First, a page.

The peculiarities of universal banking: politics, economics and social struggle in the making of German finance

Hughes, Matthieu (2016) The peculiarities of universal banking: politics, economics and social struggle in the making of German finance. Doctoral thesis (PhD), University of Sussex.

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This dissertation contributes to the global political economy of finance by examining
the historical evolution of the German financial system. The origins of Germany’s nonmarket
financial structure are consistently identified as path-dependent influences of its
system of “patient” rather than “speculative” financial capitalism.

This thesis revisits the historical evolution and crystallization of German corporate
banks on universal, as opposed to specialized, financial practices. In stark contrast to the
existing literature that relies on efficiency-based explanations, it emphasizes the
political nature of bankers’ financial practices, and the role of social power in shaping
financial structure. Examining universal banking in this way stands its significance
upside down by showing its roots in speculative practices and the politics of
industrialization rather than patient finance and efficient calculation.

The thesis consists of three parts: Part I delineates the intellectual riddle posed by the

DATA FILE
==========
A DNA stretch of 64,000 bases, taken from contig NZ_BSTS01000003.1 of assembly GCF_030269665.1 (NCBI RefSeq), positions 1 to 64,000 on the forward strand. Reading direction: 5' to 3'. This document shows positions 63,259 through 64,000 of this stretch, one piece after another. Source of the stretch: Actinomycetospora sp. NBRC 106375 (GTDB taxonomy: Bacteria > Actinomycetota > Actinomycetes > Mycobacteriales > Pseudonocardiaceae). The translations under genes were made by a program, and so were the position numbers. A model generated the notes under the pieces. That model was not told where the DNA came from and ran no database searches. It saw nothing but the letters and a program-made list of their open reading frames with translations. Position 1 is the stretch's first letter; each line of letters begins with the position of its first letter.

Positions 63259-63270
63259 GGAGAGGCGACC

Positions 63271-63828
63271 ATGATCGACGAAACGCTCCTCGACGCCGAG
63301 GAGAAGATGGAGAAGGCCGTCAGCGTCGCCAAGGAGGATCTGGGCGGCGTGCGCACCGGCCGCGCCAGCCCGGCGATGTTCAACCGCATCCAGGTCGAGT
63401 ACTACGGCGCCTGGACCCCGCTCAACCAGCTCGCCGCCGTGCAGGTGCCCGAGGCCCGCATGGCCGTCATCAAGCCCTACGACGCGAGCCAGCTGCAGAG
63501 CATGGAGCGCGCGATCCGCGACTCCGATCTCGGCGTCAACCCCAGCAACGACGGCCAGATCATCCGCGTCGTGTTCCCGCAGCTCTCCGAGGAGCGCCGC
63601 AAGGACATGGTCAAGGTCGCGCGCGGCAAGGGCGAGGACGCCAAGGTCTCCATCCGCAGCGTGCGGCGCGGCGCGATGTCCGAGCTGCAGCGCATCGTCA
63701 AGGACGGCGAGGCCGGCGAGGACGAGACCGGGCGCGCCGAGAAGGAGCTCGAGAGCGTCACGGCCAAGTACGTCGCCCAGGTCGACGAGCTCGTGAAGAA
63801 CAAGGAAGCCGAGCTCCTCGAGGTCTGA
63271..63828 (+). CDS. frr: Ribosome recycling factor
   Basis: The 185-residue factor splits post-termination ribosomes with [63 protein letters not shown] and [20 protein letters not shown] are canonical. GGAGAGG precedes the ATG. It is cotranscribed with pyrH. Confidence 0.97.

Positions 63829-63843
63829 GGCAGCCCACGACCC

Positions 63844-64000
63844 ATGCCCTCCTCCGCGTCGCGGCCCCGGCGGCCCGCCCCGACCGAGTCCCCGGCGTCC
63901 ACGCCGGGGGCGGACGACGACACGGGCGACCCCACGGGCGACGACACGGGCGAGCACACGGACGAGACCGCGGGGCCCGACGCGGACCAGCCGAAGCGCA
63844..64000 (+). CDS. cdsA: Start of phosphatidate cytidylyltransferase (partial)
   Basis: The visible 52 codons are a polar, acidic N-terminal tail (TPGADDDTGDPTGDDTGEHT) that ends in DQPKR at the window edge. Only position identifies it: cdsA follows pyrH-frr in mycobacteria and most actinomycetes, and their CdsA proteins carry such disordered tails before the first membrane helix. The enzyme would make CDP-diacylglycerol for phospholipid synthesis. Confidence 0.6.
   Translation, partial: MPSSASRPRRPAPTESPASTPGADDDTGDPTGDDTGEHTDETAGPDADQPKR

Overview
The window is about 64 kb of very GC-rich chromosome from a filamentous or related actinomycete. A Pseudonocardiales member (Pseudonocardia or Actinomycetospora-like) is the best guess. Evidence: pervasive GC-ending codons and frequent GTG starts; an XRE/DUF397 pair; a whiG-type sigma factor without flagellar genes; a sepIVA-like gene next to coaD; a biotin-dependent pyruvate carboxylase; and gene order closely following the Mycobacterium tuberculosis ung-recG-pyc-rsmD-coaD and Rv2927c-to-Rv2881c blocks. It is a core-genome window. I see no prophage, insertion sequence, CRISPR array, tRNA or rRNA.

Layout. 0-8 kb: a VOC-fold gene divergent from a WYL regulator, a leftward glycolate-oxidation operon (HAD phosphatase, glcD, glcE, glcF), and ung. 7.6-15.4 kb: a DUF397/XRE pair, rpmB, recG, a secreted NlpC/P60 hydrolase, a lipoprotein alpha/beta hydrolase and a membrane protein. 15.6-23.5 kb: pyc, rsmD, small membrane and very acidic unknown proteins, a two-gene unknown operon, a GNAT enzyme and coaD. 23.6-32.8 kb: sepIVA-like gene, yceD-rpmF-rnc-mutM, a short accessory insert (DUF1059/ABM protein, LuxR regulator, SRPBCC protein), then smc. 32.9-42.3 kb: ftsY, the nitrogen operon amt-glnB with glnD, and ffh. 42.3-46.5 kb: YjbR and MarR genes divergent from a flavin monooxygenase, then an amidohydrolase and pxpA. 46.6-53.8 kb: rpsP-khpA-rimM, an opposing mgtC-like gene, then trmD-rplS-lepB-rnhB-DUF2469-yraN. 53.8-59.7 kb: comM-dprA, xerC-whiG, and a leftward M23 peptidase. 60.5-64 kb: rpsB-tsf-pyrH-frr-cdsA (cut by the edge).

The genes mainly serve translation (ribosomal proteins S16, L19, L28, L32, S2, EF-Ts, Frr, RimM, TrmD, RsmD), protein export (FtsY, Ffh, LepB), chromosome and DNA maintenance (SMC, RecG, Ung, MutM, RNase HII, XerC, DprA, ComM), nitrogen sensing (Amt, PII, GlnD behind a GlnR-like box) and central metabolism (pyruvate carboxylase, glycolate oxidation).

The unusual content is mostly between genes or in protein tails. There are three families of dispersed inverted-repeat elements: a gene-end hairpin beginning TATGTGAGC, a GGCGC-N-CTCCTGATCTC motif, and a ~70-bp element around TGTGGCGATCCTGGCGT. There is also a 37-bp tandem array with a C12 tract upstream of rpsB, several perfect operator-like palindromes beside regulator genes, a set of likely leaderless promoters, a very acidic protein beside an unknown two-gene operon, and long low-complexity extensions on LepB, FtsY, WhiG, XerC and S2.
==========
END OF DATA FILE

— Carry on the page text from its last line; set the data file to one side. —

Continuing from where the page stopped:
received scholarship: “despite obvious connections,” between economics and politics,
orthodox political economists have been mystified by the role of power in universal
banking’s development. It therefore outlines an historical sociology of financial
development to reassemble this puzzle. Part II charts the developmental path of German
banks from the 18th to mid 19th century. This section first stresses how early universal
banking—“mixed-banking”—was an unintended product of the speculative practices of
Rhenish financiers engaged in a political struggle over industrialization. It further
demonstrates that the adoption of “mixed-banking” practices by corporate banks must
similarly be understood in terms of power rather than as a solution to market failure.
Part III charts the historical narrative to 1914 highlighting how the early speculative
character of “mixed-banking” engendered a transformation into the concrete form of
universal banking following social struggles around the introduction of deposit banking.
The thesis underscores the general importance of examining economic institutions from
the perspective of power.

Item Type: Thesis (Doctoral)
Schools and Departments: School of Global Studies > International Relations
Subjects: H Social Sciences > HG Finance > HG1501 Banking
Depositing User: Library Cataloguing
Date Deposited: 27 Oct 2016 10:15
Last Modified: 27 Oct 2016 10:15

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